“She spoke of how with just a vision and no money they were able to forge ahead and design and develop one of the most amazing facilities that allow these residents to live their lifestyle as comfortable as possible with no rules, no nurses in uniforms around,” said Allan. “Just people in a community just like when they were at their own homes.”
“Yvonne made a statement that I will always remember, ‘more money doesn’t make you more creative,” shared Allan. He described how Van Amerongen and her two other co-founders, with little to no money, turned their idea into what is now a global model reshaping perspectives on the lifestyle and independence of someone living with dementia.
The lessons learned abroad are integrated in NC’s classrooms in Canada through the mindset of the students as well as the IFS trip leads. Christine Wilkinson, professor in the School of Community Studies and IFS Amsterdam trip lead, felt the trip had a strong connection to her Recreation Therapy curriculum and has already planned how she will incorporate some of her experiences in Amsterdam into upcoming courses she will be delivering. Wilkson also highlighted how the trip allowed her to engage with students from other programs and allowed her to learn more about their areas of study and their aspirations.
“It was very rewarding watching students who didn’t know each other come together through their shared experiences,” said Wilkinson. She also noted being thankful for the opportunity to co-lead the trip with Vanscoy; “She and I teach in different programs, and did not know each other well before this trip, but I think we made a great team due to our different backgrounds, but similar approaches towards this experience.”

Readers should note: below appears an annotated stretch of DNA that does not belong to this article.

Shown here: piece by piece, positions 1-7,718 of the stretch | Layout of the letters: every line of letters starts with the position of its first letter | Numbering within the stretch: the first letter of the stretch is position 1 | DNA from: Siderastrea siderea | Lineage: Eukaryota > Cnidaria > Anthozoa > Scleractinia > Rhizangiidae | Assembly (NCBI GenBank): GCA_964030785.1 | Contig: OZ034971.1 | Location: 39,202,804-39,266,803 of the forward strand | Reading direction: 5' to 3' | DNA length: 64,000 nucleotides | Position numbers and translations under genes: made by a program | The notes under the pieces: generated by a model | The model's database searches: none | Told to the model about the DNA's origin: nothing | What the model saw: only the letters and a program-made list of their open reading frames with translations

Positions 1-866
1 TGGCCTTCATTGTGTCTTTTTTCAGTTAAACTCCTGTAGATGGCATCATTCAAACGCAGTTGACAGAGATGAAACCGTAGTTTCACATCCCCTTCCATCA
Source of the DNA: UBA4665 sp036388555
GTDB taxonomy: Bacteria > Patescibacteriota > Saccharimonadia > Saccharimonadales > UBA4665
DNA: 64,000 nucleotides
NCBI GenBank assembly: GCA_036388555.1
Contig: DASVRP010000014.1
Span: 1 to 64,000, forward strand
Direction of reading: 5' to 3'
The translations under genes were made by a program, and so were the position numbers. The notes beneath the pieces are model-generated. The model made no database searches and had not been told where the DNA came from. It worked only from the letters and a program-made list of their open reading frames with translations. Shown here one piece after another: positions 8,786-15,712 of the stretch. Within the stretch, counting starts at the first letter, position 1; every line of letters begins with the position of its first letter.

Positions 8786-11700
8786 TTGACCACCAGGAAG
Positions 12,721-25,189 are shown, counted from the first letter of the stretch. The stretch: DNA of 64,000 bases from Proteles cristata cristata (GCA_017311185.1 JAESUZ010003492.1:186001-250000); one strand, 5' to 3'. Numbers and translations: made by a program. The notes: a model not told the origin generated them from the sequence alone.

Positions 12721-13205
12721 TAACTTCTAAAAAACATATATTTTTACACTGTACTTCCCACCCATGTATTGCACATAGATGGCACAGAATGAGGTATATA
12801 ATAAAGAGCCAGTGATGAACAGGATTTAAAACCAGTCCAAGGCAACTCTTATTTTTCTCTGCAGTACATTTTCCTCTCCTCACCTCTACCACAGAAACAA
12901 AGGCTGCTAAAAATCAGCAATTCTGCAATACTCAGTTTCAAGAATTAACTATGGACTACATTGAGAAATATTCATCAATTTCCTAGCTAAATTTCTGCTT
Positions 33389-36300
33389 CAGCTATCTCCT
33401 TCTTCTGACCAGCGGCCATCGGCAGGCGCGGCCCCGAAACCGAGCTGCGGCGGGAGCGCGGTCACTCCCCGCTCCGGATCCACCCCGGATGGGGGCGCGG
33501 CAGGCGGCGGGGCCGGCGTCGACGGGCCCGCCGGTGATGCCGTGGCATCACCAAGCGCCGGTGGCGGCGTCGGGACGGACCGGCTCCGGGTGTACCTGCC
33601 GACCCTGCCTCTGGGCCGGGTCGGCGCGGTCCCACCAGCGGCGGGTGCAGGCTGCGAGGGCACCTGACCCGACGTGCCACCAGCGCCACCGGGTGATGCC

The Be World Ready program continuously strives to create world-ready and work-ready graduates. Offering culturally diverse learning environments, the program aims to give NC students the competitive edge to launch their careers and also develop global competencies through an international experience.
“I believe that participating in an IFS trip not only provides a great opportunity educationally, but also the ability to learn about a completely different culture,” shared Allan. “I would without a doubt recommend an IFS trip to every single student that wanted to expand their minds, and experience something truly special.”
Gaining gobal competencies
IFS trips are a key way students have the opportunity to become further culturally and globally engaged, and deepen intercultural competencies and awareness. For Child and Youth Care student Daniel Gutierrez-Azcarate, the most memorable aspect about travelling is adjusting to cultures and understanding them from a hands-on perspective.
“I was inspired to go on this trip because it seemed like an incredible once-in-a-lifetime opportunity for me to travel the world and learn about cultures on a first hand basis,” said Gutierrez-Azcarate. “As a visually impaired student, I don’t have much access to independence as most students, but I got to grasp that as I was half way across the globe from home. It was incredible.”